However, the sea wasn’t merely a helpful facilitator of communication and a conveyor of goods and services. It was, and remains, a home for pirates. It is unfortunate that we inherited the romantic image of these ruthless wealth-seekers as colourful and — nowadays — ‘deprived’, their predations thus almost justified. The Roman mind, as Paine shows, was less clouded by sentiment. Young Julius Caesar was captured and held for nearly 40 days before being ransomed for 12,000 gold pieces; but Caesar did not know Stockholm Syndrome and returned to crucify his captors. Possibly the most effective piracy suppression strategy in history was that of Pompey, who divided the Mediterranean into 13 naval districts, ordering the captain of each to destroy any pirates he found but not to leave his zone. One area, the coast of Cilicia, was left unguarded and swiftly became a refuge for survivors, upon which Pompey moved against it with his army. He is thought to have killed about 10,000 altogether, cleansing the western Mediterranean in only 40 days, while showing pragmatic clemency to those who surrendered at Cilicia. Transplanted to a nearby port, they became his loyal supporters in subsequent wars.

Important though it was, the Mediterranean is only part of the history of maritime development, known because some of the cultures it spawned left written records.  Other seas and other cultures — in the Pacific, Atlantic and Indian oceans — were variously busy, particularly in the Far East, but scarcity of a written record makes some of their human histories harder to trace.

Paine is assiduous, however, in ferreting out evidence. Just as the spread of Judeo-Christian beliefs and Islam were partly seaborne, so, he notes, did the spread of Buddhism to China increase trade, despite Confucianist scorn of commerce. In the first few centuries AD there were maritime disputes involving Korea, China and Japan (as there are, ominously, between the latter two now). There is evidence, too, of ancient Chinese use of canals and of hydraulic engineering to control flooding and later of a Roman merchant at the Han court.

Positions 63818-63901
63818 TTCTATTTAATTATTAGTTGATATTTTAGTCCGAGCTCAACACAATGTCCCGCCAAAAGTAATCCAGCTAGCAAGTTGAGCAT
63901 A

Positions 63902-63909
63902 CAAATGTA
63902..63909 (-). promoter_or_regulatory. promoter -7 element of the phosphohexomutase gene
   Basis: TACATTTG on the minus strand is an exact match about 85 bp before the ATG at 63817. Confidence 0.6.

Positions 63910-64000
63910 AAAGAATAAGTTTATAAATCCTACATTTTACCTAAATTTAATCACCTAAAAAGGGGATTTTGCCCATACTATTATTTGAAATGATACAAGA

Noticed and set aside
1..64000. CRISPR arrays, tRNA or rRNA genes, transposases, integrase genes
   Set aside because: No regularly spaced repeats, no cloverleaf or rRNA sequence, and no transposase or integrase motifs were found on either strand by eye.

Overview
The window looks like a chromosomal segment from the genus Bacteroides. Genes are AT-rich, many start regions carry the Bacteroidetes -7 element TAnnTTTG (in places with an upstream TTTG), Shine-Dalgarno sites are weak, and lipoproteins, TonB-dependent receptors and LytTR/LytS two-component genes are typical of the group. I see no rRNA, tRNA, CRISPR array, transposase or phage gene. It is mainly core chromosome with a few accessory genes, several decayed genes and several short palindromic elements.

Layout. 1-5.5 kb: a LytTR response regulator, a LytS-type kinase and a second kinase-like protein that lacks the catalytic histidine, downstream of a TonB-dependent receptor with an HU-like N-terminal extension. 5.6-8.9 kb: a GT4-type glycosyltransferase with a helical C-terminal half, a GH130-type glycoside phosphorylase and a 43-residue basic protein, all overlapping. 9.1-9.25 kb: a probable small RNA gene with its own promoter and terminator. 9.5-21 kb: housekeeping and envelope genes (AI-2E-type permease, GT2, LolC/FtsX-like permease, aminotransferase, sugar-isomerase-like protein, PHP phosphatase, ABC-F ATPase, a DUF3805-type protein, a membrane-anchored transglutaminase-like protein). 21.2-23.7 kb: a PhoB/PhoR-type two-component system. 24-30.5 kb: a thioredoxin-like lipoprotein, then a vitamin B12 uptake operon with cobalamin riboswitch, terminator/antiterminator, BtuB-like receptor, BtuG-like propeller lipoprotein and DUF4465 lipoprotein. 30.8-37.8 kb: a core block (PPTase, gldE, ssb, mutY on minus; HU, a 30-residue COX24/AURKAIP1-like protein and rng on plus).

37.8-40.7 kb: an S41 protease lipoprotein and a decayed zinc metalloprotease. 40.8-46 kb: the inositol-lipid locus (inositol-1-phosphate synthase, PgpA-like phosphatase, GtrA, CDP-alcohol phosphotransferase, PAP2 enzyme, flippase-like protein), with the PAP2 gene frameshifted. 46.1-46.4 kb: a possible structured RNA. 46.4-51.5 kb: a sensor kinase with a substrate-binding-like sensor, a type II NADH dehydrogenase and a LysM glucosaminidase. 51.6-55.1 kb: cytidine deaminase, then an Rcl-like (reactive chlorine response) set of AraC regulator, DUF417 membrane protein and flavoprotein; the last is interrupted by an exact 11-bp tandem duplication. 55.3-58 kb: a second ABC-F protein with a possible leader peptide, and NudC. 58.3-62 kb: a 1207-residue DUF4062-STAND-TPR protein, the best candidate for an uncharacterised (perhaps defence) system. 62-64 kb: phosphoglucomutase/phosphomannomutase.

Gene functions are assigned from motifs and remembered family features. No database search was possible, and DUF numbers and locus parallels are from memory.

Somewhat later still, the development of the marine engine and vastly larger and safer ships transformed our use of the sea.  It made possible ‘the greatest episode in human migration’ when 56 million Europeans emigrated between 1815 and 1930.  Churchill’s 1912 insistence on a diesel-powered Royal Navy endowed oil with strategic importance and shaped the course of international relations into our own century.

Now, often under flags of convenience, the maritime industry increasingly operates without reference to national interests, fostering globalisation and cross-cultural interdependence as it has for millennia but on a much greater scale — one container ship can carry as much as was moved in a year across the Mediterranean in ancient times.

With containerisation and remote docking our sea trade is less visible than before but our reliance on it even greater. Now and again, though, we are reminded that although we ride those seas we do not master them — as recently, on the west of these isles, when Neptune gave us a little prod with his trident.

Available from the Spectator Bookshop, £25. Tel: 08430 600033